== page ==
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A study of individuals in Vietnam seeking help for erectile dysfunction revealed that these individuals also have an increased risk of suffering from anxiety and depression. The risk was higher among non-office workers, those with medium and high levels of work-related stress, individuals with multiple shameful experiences related to the dysfunction, and those dissatisfied with their intercourse skills. The research was published in the American Journal of Men’s Health.

Erectile dysfunction is a common medical condition characterized by the inability to achieve or maintain an erection sufficient for satisfactory sexual performance. It can occur at any age but is more common in men older than 40. The causes of erectile dysfunction are diverse and can be either psychological, or physical, such as diabetes, cardiovascular disease, or neurological disorders. Hormonal imbalances and certain medications can also contribute to the development of erectile dysfunction.

Individuals with erectile dysfunction tend show heightened levels of anxiety and depression. This might particularly be the case in traditional Asian populations where discussions about sex are a taboo. In these societies, men are expected to conform to societal perceptions of masculinity that does not leave any room for sexual failure. Due to this, many men in Vietnam have difficulties in openly addressing issues related to their sexual functioning.

The lead author of the study, Nguyen Quang, and his colleagues aimed to identify factors that might influence the levels of anxiety and depression among patients with erectile dysfunction. They hoped that their findings would help clinicians in diagnosing and developing effective treatment plans to enhance the overall well-being of these individuals.

The study involved 390 adult patients diagnosed with erectile dysfunction who sought medical examination at the Center for Andrology of Viet Duc University Hospital in Vietnam. The average age of the participants was 38 years.

Participants completed a 51-question survey that gathered demographic information, medical history, lifestyle factors, and various other characteristics. The survey also included assessments of erectile function (the International Index of Erectile Function – 15), anxiety (the General Anxiety Disorder – 7 scale), and depression (the Patient Health Questionnaire).

The results showed that 18% of the participants had high levels of anxiety or depression. Participants with low levels of depression or anxiety tended to have better erectile function, orgasmic function, stronger sexual desire, and higher intercourse satisfaction.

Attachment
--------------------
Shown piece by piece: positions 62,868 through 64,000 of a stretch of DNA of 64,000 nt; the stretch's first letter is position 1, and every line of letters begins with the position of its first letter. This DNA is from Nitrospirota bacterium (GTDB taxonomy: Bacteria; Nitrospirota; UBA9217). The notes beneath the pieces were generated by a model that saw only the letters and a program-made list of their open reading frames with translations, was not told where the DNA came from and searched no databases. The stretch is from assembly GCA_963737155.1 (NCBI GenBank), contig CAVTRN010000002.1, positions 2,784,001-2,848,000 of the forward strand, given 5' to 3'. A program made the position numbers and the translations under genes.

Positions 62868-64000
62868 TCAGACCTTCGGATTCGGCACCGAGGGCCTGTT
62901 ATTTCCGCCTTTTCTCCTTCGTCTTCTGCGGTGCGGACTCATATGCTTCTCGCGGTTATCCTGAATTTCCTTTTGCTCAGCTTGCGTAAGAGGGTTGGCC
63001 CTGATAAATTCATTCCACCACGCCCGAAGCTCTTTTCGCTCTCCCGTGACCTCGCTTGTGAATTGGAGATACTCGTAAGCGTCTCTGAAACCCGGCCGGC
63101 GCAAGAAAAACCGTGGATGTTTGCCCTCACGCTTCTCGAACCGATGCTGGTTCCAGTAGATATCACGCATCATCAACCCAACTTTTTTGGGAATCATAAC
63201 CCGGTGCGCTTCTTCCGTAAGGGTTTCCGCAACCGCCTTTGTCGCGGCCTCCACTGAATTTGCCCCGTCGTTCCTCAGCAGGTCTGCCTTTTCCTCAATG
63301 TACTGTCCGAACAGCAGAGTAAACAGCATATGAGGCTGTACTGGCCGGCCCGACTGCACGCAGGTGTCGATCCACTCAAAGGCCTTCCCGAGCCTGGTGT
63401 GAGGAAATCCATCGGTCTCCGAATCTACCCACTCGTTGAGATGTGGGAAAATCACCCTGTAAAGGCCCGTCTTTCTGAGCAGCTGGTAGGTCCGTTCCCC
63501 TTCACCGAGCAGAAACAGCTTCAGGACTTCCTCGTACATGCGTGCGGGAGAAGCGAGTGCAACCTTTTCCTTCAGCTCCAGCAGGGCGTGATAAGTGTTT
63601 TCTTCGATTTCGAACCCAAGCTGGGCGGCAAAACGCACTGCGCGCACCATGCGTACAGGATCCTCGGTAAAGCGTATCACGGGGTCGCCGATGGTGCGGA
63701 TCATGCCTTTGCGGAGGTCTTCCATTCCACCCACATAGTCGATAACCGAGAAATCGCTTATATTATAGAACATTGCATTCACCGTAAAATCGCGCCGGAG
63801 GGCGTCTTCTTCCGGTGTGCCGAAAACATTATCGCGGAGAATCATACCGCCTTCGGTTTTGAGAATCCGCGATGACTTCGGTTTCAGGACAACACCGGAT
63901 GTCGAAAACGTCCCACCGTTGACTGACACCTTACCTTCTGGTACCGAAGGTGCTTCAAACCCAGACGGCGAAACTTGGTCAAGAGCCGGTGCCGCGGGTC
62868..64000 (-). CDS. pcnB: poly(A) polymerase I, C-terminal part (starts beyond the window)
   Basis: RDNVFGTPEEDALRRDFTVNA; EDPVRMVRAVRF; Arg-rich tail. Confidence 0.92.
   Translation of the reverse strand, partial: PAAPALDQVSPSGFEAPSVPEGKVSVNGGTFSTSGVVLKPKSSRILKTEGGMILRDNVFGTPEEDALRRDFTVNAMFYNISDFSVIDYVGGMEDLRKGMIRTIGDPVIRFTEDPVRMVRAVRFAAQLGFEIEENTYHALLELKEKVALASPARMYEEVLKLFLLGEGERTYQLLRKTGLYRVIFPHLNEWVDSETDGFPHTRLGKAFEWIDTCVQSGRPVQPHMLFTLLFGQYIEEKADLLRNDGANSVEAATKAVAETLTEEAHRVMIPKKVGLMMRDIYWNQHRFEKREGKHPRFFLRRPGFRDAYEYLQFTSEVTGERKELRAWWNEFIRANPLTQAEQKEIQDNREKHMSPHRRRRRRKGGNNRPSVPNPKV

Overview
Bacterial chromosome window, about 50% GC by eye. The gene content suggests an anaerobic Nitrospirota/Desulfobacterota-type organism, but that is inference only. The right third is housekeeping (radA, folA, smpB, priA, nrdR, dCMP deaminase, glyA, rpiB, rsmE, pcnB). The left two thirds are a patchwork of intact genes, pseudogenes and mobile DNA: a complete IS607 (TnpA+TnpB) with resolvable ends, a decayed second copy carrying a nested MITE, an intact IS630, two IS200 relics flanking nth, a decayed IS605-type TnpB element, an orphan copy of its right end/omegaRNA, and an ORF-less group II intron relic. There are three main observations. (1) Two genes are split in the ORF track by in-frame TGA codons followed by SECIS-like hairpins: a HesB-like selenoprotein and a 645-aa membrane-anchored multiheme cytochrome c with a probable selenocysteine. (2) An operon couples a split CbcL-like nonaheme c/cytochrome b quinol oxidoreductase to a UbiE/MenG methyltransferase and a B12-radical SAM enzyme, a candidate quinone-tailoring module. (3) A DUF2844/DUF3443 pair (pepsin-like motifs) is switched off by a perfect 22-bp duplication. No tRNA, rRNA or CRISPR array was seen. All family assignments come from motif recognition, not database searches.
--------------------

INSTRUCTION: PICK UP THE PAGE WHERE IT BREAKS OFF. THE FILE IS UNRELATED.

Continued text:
According to the erectile function assessment scores, 91% of participants with low anxiety and depression levels were not classified as having erectile dysfunction, compared to only 78% of participants from the high depression or anxiety group. Individuals with high levels of depression or anxiety were more likely to be non-office workers, to experience medium or high levels of work-related stress, to report more than one shameful experience related to erectile dysfunction, to suffer from moderate or high erectile dysfunction, and to have lower intercourse satisfaction.

“The cross-sectional study conducted on Vietnamese patients with ED [erectile dysfunction] revealed that 17.69% of patients exhibited HAD [high anxiety or depression]. The study identified a relationship between seven variables, namely accommodation, occupation, stress level with work, shameful experience with sex-related ED, practice psychological relaxation, classification of IIEF-5 [erectile dysfunction assessment], and satisfaction with intercourse skills and the presence of anxiety and depression in these patients,” the study authors conclude.

The study helps identify correlates of depression and anxiety in individuals seeking help for erectile function problems. However, it should be noted that the study design does not allow and cause-and-effect conclusions to be drawn from the results. Additionally, all participants came from a single hospital. Results on culturally and geographically more diverse samples might not be the same.

The paper, “Predicting Anxiety and Depression Among Erectile Dysfunction Patients: A Cross-Sectional Study,” was authored by Nguyen Quang, Le Van Truong, Eric Chung, Bui Van Quang, Luu Quang Long, Nguyen Thanh Ngoc, Nguyen Thanh Minh, Do Mai Anh, Nguyen Dinh Thanh, and Nguyen Truong Nam.

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